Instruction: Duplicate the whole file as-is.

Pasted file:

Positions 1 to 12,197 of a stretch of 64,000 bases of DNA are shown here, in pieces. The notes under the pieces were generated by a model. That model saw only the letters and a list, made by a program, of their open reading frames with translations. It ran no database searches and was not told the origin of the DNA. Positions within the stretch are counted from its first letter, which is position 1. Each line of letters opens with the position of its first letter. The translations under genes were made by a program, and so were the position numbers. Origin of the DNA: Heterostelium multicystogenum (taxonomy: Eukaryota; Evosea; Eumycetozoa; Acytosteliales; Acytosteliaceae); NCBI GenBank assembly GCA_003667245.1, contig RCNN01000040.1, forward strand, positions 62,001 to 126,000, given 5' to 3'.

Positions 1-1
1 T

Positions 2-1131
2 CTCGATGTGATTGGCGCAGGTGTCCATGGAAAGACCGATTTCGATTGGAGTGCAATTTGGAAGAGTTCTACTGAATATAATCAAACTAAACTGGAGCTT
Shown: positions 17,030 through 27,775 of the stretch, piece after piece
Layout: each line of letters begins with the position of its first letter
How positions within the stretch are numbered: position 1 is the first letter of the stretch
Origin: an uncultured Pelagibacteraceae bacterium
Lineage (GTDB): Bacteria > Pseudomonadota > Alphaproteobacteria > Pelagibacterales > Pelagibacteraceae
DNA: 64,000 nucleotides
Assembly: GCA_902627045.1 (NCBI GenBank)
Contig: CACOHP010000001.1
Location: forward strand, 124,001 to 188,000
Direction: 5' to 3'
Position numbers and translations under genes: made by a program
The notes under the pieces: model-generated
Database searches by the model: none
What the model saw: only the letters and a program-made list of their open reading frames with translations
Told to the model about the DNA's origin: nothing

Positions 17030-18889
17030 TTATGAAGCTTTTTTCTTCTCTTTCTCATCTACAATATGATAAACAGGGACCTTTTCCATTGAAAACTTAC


Positions 1 to 12,197 of a stretch of 64,000 bases of DNA are shown here, in pieces. The notes under the pieces were generated by a model. That model saw only the letters and a list, made by a program, of their open reading frames with translations. It ran no database searches and was not told the origin of the DNA. Positions within the stretch are counted from its first letter, which is position 1. Each line of letters opens with the position of its first letter. The translations under genes were made by a program, and so were the position numbers. Origin of the DNA: Heterostelium multicystogenum (taxonomy: Eukaryota; Evosea; Eumycetozoa; Acytosteliales; Acytosteliaceae); NCBI GenBank assembly GCA_003667245.1, contig RCNN01000040.1, forward strand, positions 62,001 to 126,000, given 5' to 3'.

Positions 1-1
1 T

Positions 2-1131
2 CTCGATGTGATTGGCGCAGGTGTCCATGGAAAGACCGATTTCGATTGGAGTGCAATTTGGAAGAGTTCTACTGAATATAATCAAACTAAACTGGAGCTT
Shown: positions 17,030 through 27,775 of the stretch, piece after piece
Layout: each line of letters begins with the position of its first letter
How positions within the stretch are numbered: position 1 is the first letter of the stretch
Origin: an uncultured Pelagibacteraceae bacterium
Lineage (GTDB): Bacteria > Pseudomonadota > Alphaproteobacteria > Pelagibacterales > Pelagibacteraceae
DNA: 64,000 nucleotides
Assembly: GCA_902627045.1 (NCBI GenBank)
Contig: CACOHP010000001.1
Location: forward strand, 124,001 to 188,000
Direction: 5' to 3'
Position numbers and translations under genes: made by a program
The notes under the pieces: model-generated
Database searches by the model: none
What the model saw: only the letters and a program-made list of their open reading frames with translations
Told to the model about the DNA's origin: nothing

Positions 17030-18889
17030 TTATGAAGCTTTTTTCTTCTCTTTCTCATCTACAATATGATAAACAGGGACCTTTTCCATTGAAAACTTAC